Thinking out loud, maybe the mechanism is strangely counter-intuitive. Suppose that this is sort of a Laugher Curve. Bubble size from a protein skimmer might be ideal for oxygen dissolving and CO2 gassing at a specific ratio of CO2 to O2. Increase the CO2 (dirty house air) and the bubble size is pro CO2. Increase the O2 instead, and again the bubble size is pro CO2. With too much CO2 from the source, the exchange is pro CO2, so reduction of CO2 gets to the right exchange for pro O2. However, if the air is already good, increasing the O2 too much kicks the bubble size to a different type of pro CO2. The three little bears theory of protein skimmers and scrubbers?

Those seeing benefits from the scrubber but then negative from the recirculating are tweaking too far.

A possible result set, then:
Really dirty air? Scrubber plus recirculating creates the best bubble size, pro-O2, venting CO2. Scrubber alone, not as good. No scrubber, bad.
Somewhat dirty air? Scrubber is the sweet spot on bubble size. No scrubber is worse, but recirculating is also worse because the bubbles get too small/large from the combined effects.
Clean air? Scrubber messes with the bubble size and hurts pH level. Recirculating compounds and worsens the problem.
Room with too much O2 for some reason? Strangely, dosing a small amount of CO2 into the protein skimmer intake would then ironically increase pH by changing the bubble size.
 

Randy Holmes-Farley

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CO2 scrubbers are certainly not nonsense, as the title asks, but they may not be the best way to raise pH in many settings.

I'm not a fan of recirculating air. Not because of CO2 and pH effects, but because it eliminates the benefit of oxygenation in the skimmer. Some proponents seem to be unaware of this concern.

How much (if any) effect one sees from a skimmer with outside air or scrubbed air depends strongly on the relative aeration effects of the skimmer vs all other parts of the tank thst are still in the high CO2 air, such as the tank top.
 

Randy Holmes-Farley

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A possible result set, then:
Really dirty air? Scrubber plus recirculating creates the best bubble size, pro-O2, venting CO2. Scrubber alone, not as good. No scrubber, bad.
Somewhat dirty air? Scrubber is the sweet spot on bubble size. No scrubber is worse, but recirculating is also worse because the bubbles get too small/large from the combined effects.
Clean air? Scrubber messes with the bubble size and hurts pH level. Recirculating compounds and worsens the problem.
Room with too much O2 for some reason? Strangely, dosing a small amount of CO2 into the protein skimmer intake would then ironically increase pH by changing the bubble size.

I do not see how that makes any scientific sense, and I think several of the assumptions are not correct.

How would dosing a small amount of CO2 into a skimmer increase the bubble size?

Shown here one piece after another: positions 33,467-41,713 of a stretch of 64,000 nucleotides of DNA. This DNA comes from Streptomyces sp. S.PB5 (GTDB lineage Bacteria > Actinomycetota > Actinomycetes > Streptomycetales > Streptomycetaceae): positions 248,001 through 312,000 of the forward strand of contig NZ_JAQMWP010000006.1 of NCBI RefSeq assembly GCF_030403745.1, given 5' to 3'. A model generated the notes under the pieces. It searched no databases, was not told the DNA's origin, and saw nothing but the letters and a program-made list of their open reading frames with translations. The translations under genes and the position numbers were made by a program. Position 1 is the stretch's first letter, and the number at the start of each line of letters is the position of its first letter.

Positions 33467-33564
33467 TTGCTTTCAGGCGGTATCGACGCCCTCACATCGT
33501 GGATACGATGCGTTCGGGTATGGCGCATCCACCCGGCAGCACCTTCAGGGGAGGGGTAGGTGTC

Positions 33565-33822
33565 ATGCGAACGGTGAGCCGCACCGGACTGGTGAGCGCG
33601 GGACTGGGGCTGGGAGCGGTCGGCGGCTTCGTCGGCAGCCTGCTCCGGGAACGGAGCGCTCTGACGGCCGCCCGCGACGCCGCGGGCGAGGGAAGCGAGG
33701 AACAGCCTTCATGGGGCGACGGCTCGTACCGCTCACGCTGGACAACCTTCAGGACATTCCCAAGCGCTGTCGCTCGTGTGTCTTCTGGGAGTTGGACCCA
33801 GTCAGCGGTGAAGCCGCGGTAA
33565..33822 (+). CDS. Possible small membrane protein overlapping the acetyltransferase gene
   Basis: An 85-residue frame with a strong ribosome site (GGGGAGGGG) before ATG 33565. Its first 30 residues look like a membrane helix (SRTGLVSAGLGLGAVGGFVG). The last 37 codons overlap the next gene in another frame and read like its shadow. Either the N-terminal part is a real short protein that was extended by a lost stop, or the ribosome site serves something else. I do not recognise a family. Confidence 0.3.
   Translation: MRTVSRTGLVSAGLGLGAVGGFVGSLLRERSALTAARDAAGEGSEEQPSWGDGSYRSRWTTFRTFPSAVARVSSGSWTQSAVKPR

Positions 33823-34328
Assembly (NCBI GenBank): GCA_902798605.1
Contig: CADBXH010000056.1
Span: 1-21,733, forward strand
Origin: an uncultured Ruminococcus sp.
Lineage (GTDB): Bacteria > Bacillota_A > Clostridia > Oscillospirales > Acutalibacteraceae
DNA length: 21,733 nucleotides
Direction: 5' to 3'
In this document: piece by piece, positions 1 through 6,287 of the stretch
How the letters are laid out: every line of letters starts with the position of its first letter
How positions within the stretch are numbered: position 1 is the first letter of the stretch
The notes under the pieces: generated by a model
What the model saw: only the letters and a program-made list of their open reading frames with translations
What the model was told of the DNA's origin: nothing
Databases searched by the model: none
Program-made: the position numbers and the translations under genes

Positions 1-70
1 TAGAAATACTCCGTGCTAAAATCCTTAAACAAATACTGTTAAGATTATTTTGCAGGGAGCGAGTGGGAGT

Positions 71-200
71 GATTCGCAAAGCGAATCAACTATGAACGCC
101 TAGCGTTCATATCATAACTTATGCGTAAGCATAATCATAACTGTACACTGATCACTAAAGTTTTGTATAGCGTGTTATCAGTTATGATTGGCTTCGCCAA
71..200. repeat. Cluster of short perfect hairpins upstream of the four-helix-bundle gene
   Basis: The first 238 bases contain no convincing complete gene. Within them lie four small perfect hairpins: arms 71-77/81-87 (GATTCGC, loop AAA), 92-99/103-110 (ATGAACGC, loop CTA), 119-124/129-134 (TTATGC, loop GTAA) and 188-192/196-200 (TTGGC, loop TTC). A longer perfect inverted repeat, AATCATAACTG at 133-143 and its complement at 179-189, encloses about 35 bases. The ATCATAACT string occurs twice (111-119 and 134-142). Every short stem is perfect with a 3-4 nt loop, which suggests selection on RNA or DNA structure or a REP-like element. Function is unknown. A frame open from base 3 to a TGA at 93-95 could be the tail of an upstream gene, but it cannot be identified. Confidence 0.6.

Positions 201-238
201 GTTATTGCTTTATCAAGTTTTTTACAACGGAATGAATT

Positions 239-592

If somehow you had a bubble with so much CO2 in it that it appreciably increased the bubble size (say, by 50% in volume), that is a MASSIVE amount of CO2 in terms of partial pressure, which will drive the pH down by MANY pH units. Normal air has about 400 ppm CO2. To double a bubble volume requires that more than 500,000 ppm of the air in the bubble be CO2, for a whopping increase in CO2 of more than 1,000x.
 

arking_mark

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A skimmer increases tank aeration and pushes pH towards equilibrium with the air intake CO2 regardless of bubble size and O2. Skimmer air is probably as clean as your indoor air and wouldn't impact anything.

There are many explanations to why you may have your unexpected results as house CO2 levels can drastically change day to day and hour to hour. How long and when did you test each setup? How much CO2 scrubbing media are you using? Is your skimmer aeration strong enough to significantly impact pH? Etc...

I would do a cup aeration test to verify adequate tank aeration and higher indoor CO2.

I would then suggest the following experiment.

No skimmer for two weeks. This should give you a baseline for your daily pH swings.

Skimmer for two weeks. Assuming higher indoor CO2, you should expect to see lower pH highs.

Skimmer with CO2 scrubber and fresh media for 2 weeks. Assuming higher indoor CO2, you should expect to see higher average pH.

Skimmer with recirculating CO2 scrubber and fresh media for 2 weeks. Assuming higher indoor CO2, you should expect to see even higher average pH.

It is possible that your tank aeration from pumps/powerheads circulation far exceeds the ability of your skimmer and your skimmer may have little impact on your pH. It may still be good for filtration.

I use my skimmer just for pH control and needed to oversize it to get my desired control.

 
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KenRexford